The new spells are only useable by someone who uses Blight Magic. I was a little disappointed that this section didn't include a level breakdown, as it just starts in what almost seems to be some random order. Still, because there aren't many spells, just a few for each class, most GMs won't have a hard time with the two pages. Spells range from augmenting something with Blight Magic like Bockov's Terrible Transformation, which changes the caster's familiar into a larger version of the monster, to Purge Pool, which allows the caster to hurl toxic Blighted energy that almost has no limits on how powerful it can become.
GMs needing to augment the Blight caster further have new monsters to add to the mix. While the Treavil, a corrupted treant, is interesting, I would've preferred to see a template for blighted intelligent plants. The two templates include blight zombies with an example of an eight-headed Hydra Blight Zombie, and the Bone Blights, which includes an Ogre Bone Blight. Still, GMs can't allow evil to stride around without any opposition, so the Stone Sentinels are included to guard druid groves and other holy sites. This is another template that allows the GM some flexibility in crafting his defenders and attackers all at once.
Inexperienced GMs will benefit from the Chapter 8, Blight Locations, which provides some game seeds on how to use Blight Magic. This is in addition to the fiction that starts off each chapter: A story that follows the corruption of one young sorcerer, and the redemption of an older wizard, a former Blight User himself. This framing device is useful not only for GMs, but also players, especially if the GM gets to watch them become consumed by Blight.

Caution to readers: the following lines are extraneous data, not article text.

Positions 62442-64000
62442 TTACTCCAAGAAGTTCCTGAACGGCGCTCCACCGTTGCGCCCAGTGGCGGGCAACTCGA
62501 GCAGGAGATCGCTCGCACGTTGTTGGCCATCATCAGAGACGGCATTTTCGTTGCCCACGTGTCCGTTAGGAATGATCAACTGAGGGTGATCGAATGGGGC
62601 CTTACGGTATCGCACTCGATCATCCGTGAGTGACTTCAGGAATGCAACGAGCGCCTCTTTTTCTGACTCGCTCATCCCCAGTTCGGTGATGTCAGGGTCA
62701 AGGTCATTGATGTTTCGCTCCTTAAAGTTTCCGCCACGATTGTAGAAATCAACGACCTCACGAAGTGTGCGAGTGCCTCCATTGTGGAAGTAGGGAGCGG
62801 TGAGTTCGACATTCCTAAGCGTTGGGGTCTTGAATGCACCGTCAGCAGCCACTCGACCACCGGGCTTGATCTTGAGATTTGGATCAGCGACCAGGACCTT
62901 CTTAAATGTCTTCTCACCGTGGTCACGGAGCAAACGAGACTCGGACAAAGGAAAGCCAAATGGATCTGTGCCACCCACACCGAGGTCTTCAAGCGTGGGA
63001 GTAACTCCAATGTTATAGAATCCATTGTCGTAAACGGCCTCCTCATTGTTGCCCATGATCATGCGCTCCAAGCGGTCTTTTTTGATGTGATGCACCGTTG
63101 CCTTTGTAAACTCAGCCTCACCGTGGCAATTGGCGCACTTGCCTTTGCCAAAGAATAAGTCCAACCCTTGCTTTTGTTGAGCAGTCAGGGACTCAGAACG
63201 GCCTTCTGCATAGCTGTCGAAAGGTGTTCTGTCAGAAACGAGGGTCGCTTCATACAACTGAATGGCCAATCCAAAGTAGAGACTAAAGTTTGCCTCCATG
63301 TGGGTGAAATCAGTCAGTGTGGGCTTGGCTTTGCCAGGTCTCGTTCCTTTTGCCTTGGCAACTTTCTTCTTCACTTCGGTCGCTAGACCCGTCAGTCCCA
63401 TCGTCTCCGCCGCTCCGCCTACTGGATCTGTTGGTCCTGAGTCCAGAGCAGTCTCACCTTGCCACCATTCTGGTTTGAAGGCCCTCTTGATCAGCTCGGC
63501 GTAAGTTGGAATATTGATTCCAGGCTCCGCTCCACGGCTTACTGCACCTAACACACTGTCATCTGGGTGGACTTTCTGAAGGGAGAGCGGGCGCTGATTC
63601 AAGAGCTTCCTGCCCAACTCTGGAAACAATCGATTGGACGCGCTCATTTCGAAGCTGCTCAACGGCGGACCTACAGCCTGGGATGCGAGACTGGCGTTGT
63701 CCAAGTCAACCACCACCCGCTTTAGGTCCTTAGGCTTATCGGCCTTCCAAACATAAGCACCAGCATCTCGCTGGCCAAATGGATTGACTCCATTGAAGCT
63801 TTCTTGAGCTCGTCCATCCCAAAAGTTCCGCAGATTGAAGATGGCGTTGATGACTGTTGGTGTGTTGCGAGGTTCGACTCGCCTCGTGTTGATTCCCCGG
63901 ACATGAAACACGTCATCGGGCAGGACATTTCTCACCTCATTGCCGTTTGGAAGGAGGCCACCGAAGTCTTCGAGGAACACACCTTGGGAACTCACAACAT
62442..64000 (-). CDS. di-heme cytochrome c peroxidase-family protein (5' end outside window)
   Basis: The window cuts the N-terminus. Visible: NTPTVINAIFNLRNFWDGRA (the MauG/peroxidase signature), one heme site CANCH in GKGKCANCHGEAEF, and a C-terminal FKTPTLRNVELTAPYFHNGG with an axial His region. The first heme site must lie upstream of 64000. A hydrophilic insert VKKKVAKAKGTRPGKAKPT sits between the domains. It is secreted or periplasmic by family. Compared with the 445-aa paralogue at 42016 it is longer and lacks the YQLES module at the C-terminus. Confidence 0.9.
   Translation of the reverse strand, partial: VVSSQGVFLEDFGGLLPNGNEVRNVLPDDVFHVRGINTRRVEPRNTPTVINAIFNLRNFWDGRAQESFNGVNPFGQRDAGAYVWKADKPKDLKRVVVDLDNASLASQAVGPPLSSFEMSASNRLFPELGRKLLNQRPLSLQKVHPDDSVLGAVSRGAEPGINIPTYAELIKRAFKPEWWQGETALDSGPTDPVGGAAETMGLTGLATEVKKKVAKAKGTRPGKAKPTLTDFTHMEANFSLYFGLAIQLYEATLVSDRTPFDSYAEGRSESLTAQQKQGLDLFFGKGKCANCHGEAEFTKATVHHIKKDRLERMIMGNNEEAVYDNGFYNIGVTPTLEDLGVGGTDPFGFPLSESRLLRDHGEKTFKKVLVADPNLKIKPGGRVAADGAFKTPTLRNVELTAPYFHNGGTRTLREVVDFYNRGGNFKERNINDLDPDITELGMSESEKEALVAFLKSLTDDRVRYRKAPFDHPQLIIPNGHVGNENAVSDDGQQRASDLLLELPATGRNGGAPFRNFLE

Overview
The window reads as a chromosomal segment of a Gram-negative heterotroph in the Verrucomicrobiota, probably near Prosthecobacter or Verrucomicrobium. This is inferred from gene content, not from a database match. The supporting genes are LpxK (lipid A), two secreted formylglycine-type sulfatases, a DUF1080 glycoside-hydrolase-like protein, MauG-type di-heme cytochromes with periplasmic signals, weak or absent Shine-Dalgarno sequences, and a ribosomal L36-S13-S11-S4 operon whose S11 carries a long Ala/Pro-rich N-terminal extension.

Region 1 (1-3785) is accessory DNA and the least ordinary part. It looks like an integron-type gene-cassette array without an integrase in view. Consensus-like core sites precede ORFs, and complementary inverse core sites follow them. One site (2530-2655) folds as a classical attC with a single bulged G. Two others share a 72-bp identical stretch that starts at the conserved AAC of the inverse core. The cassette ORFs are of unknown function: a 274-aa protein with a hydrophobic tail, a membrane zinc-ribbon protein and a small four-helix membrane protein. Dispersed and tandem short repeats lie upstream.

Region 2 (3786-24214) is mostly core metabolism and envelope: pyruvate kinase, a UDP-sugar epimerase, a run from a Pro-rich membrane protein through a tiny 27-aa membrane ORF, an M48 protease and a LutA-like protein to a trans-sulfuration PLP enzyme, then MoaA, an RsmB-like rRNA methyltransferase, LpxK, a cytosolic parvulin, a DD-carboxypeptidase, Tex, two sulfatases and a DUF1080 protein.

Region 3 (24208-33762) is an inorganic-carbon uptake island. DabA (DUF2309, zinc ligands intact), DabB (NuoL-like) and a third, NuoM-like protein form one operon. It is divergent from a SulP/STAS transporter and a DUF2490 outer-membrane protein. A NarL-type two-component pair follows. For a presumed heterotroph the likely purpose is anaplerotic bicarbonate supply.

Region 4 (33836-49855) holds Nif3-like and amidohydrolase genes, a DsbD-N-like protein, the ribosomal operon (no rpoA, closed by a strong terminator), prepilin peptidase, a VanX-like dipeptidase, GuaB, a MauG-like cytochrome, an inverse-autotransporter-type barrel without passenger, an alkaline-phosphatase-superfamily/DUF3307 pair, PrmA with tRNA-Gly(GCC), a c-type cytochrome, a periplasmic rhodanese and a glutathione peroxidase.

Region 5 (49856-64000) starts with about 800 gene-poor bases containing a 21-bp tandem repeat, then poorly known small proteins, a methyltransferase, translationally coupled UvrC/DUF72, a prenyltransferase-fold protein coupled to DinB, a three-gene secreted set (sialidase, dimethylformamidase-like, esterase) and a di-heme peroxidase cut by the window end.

Presentation of the Blight
The book is in a standard two-column format with tables and art boxed up. Because the art is often larger than a single column, it presses the text of the opposing column a little too close sometimes, making for some difficult reading. Text density is also fair, which coupled with the boxes, makes reading harder. Still, I'd rather have high text density than see the book page shoot up to 64 pages (unless those pages were more spells). I was a little disappointed that the interior covers weren't used and that Mystic Eye Games chose to use two pages for ads.
The art is all done by Andy Hopp, so if you like the illustration on the rear of the cover, or those found at the product information page, you're in for a treat. On the other hand, if you don't like it... well, you'll be getting a lot of it.
Blight Magic is something that can be taken and used in bits and pieces, or used whole cloth. Wise GMs will read through the whole book at least twice to determine if this is a viable option, and heavily supervise players' use of said powers. Remember that there are several organizations devoted to the destruction of Blight Magic users, but remember that too when the players are fighting said users of Blight Magic. As Mystic Eye grows, I hope to see more examples of spells, magic items, and perhaps even the stats of the characters described in the framing fiction of the book to further ease a new GM's use of the style.
For those not satisfied with Necromancy or Demonology, Blight Magic is another path of evil magic that adds its corrupting influence to the D20 System.